As a child, Markus Birdman’s father – a vicar – made him draw Bible stories. Unfortunately he doesn’t remember these stories, but as a grown-up he’s pretty good at drawing. Markus has been an art teacher, graffiti artist and sculptor’s assistant and his Edinburgh Fringe Show, 2B Or Not To Be sees him putting his skill for sketching to blasphemous effect. With added jokes.
“2B Or Not To Be is a departure from the straight stand-up story shows I have previously done. It will still have my perennial themes of sex death and religion, hence the Shakespearian title alluding to death, but I am introducing a more visual element with drawings and pictures to illustrate what I am banging on about. So expect my usual bombastic athletic style to be replaced by a more measured pontificating with pictures. That’s the 2B bit, because it’s a pencil.”
How many Fringe shows is that now?
“This will be my tenth year and my seventh solo show. Good grief! For me the attraction is that it makes me write, which makes me get better. Without that deadline I would be less motivated to create. Why revise if there is no exam. Plus I really enjoy watching other comedian’s shows to see what they are up to, and to hang out. I have some great and inspiring friends in the industry and Edinburgh is a good chance to meet up. I also enjoy watching non-comedy shows. Recently I have become obsessed with modern circus, so much of which is coming out of Australia. In Edinburgh you can always find me in a big top or Spiegeltent.”
You’ve performed at the New Zealand, Adelaide and Melbourne Comedy Festivals. How does Edinburgh compare?
“Edinburgh is like the ultra-marathon of the festivals. It’s probably the least pleasant, least enjoyable, and most painful one to do, and yet the most prized. This is not just my view but also one pretty universally held by comics. But it is the one we all really want to succeed at. The other ones are in warm countries with friendly people who like the English and are generally supportive of your efforts to come to their city to set out your stall. Where’s the challenge in that!”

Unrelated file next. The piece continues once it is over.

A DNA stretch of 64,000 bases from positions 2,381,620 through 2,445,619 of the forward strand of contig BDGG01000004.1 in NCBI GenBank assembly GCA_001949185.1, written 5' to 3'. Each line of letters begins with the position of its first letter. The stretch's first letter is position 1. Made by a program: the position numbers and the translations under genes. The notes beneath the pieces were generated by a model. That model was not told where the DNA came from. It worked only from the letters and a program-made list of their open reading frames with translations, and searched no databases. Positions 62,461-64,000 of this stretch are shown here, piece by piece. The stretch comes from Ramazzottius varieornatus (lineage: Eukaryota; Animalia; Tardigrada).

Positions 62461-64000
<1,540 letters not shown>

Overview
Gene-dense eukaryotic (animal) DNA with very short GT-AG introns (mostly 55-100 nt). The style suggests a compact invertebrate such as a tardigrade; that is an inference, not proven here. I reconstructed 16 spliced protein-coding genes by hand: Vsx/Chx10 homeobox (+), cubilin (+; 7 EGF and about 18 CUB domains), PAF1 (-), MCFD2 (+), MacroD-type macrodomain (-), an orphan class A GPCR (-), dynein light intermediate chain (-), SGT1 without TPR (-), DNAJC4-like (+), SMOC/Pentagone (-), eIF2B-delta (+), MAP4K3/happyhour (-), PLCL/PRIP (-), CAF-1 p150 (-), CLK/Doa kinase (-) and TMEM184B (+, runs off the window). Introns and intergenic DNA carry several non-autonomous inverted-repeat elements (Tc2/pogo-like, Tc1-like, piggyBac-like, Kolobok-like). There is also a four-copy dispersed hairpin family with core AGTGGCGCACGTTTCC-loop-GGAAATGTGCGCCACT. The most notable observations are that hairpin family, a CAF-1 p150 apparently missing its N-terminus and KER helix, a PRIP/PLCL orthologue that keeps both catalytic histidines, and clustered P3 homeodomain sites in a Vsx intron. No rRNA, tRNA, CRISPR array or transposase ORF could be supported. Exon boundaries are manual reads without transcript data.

How do you feel about the BBC axing BBC3? Is the BBC right to ban all male panel shows?
“In honestly I don’t watch TV, let alone BBC3, so I’m not really in a position to comment. That said, I don’t suppose it’s going to improve the standard of comedy on TV. It’s not a unique position, to take pot shots at TV comedy, but that doesn’t mean it isn’t justified. If the BBC looked at the comedy it used to produce in the 70’s and 80’s, and compared it to what it produces now, it ought to be ashamed of itself. As for all male panel shows, giving them gender stipulations will not plaster over the cracks of a very tired and hackneyed TV formula. They are all horrid and I cannot lament enough how much they have become the arbiter of talent and success within the industry. Putting more women on wouldn’t make them either better or worse.”
So if you were curating a stand-up show for TV – who would be your guests?
“This may come across as very sanctimonious, but I wouldn’t waste my time to be honest. I’m not being self-righteous or bitter about it; I just feel that comedy should be a live performance event in small dingy underground clubs, to no more than about 200 people. Stand–up is not a medium that translates well if at all, to TV, for so many reasons. There is a misconception that a comedian just wants to get on TV as a stepping stone to play enormadomes. Many of us are very serious about it as an art form and as a means of creative expression, and find this model pretty uninspiring or even repellent. And I should stop now before I commit career suicide!”